In Israeli-occupied Golan Heights, Druze struggle over first ever vote

Druze residents in the Golan Heights set ablaze makeshift ballot papers during a recent protest against the elections in the occupied region. (AFP)
Updated 27 October 2018
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In Israeli-occupied Golan Heights, Druze struggle over first ever vote

  • Residents of mountainous region to cast their ballots on Tuesday for local councils

MAJDAL SHAMS: An election poster at the entrance to Majdal Shams in the Israeli-occupied Golan Heights offers a rare reminder that the Druze community is about to vote for the first time in more than 50 years.
As across Israel, the residents of this mountainous region will have the chance to cast their ballots on Tuesday for their local councils.
But for the Druze of the Golan plateau these elections are different — and far more controversial.
Israel seized the strategic region from Syria in 1967, and later annexed it in a move never recognized by the international community.
Now many fear the push for a vote — the first since Israeli tanks rolled in — represents just another bid by the Jewish state to try to legitimize its control.
Such is the discontent that there has been a campaign to boycott the poll and a string of candidates have pulled out.
Dolan Abu Saleh, 40, is still in the race.
But he is not holding any public meetings or events and has to content himself with meeting a few voters in his offices.
“It is very sensitive,” he said.
Saleh, who is close to the Likud party of Israeli Prime Minister Benjamin Netanyahu, recognizes that calls for a boycott will likely keep most people from casting their ballots.
But he insists that for the Druze living in occupied Golan this vote is a good opportunity to make their voices heard.
Before now Saleh served two terms as mayor of Majdal Shams, elected both times by local council members who were themselves appointed by Israel’s Interior Ministry.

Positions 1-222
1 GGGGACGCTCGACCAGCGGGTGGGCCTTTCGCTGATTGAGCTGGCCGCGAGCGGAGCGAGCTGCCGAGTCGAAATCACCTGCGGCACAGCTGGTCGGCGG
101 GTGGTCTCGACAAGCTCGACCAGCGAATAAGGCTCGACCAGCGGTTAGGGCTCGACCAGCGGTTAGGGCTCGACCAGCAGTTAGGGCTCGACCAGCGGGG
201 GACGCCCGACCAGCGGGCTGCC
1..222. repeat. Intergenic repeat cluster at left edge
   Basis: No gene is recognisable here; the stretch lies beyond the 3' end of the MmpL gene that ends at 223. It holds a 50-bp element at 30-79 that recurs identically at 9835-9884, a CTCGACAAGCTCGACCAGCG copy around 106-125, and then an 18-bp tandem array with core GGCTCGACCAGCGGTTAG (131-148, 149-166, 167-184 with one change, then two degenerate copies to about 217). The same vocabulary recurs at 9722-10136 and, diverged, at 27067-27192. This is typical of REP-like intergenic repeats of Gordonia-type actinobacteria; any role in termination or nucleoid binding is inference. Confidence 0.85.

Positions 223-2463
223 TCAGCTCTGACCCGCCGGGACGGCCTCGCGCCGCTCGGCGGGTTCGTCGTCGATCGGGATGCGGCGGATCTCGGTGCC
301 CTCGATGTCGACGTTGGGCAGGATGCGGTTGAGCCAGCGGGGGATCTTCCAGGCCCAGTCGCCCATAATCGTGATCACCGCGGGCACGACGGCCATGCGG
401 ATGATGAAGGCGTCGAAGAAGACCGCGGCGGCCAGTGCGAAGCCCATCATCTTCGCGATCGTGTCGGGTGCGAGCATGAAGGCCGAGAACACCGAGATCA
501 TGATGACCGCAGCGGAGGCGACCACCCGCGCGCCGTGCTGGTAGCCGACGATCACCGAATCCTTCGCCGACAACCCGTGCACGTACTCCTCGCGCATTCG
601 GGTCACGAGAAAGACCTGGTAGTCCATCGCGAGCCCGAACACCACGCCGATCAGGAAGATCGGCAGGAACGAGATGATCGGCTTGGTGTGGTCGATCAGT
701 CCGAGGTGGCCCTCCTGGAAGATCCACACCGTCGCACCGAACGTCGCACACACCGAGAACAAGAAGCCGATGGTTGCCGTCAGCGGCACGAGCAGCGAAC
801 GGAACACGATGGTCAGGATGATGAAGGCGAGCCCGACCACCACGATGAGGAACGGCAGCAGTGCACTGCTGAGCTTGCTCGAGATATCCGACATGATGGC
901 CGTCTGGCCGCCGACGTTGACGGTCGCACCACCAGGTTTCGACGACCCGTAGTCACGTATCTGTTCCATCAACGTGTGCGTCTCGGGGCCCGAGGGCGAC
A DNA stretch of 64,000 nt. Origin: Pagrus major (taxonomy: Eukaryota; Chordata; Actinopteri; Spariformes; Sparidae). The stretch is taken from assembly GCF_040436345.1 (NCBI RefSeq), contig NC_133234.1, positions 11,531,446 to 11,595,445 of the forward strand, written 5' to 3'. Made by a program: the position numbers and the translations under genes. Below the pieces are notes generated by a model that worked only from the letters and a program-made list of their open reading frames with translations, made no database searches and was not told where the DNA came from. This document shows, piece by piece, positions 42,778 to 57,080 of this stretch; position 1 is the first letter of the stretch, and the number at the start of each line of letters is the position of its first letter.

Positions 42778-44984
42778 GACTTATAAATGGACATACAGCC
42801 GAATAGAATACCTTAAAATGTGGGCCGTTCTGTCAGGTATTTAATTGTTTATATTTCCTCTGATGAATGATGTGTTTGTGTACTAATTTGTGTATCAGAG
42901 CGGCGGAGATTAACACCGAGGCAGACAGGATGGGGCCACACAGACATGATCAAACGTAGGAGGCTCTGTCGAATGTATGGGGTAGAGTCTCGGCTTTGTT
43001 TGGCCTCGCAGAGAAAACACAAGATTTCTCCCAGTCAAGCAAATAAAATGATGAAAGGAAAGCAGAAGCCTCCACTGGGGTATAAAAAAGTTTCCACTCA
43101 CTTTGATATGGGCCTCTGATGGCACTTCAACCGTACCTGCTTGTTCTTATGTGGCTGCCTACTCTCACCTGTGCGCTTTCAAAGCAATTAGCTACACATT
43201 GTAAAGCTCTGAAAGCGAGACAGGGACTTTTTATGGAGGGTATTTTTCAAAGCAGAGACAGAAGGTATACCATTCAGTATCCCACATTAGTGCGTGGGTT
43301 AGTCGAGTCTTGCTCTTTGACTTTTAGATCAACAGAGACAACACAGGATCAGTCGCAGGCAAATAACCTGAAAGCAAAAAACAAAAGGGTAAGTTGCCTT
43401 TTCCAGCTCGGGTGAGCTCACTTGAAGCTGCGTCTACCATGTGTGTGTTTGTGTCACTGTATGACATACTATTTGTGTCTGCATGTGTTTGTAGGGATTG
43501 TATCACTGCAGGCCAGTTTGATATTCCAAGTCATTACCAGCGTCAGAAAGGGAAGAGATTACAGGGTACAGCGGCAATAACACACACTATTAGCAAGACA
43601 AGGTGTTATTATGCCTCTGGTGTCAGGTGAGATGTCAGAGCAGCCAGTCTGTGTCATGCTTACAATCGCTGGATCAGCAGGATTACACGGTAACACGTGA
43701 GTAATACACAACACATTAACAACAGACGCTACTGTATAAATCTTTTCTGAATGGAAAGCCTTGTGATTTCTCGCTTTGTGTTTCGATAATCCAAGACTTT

“Between being appointed and being elected, there is no doubt that an election is more democratic,” he said.
The majority of the 23,000 Druze in the occupied Golan have never opted to become Israeli citizens, according to Saleh.
But most are “permanent residents” of the Jewish state who are allowed to vote in the election, while only those who got citizenship can run for office.
This vote is taking place after a group of Druze lawyers petitioned Israel’s Supreme Court for the right to hold it so they can elect a mayor who will improve services for their community.
But the influential religious leadership has campaigned against them and, although there is little sign of enthusiasm, the community usually abides by their decisions.
In the village of Buqata, residents shut their front doors or shrug their shoulders when questions are asked about the election.
“We are not taking part,” says an elderly woman dressed traditionally in black with a white veil.
Amal Abu Shahin, 47, points at a Syrian flag painted on the wall behind him as he makes his point.
“We are Syrian,” he says. “This vote is not for us.”
But the war in Syria has changed the relationship between many in the community and their one-time homeland.
Where once Druze from the region dreamt of going to study or work in Syria, now the seven-year conflict has seen more and more youths turn their hopes toward Israel out of pragmatism.
“I’m for the elections, we’re with Israel now, Syria is over!,” says a 24-year-old man, who refuses to give his name.
But despite that he will not cast a ballot.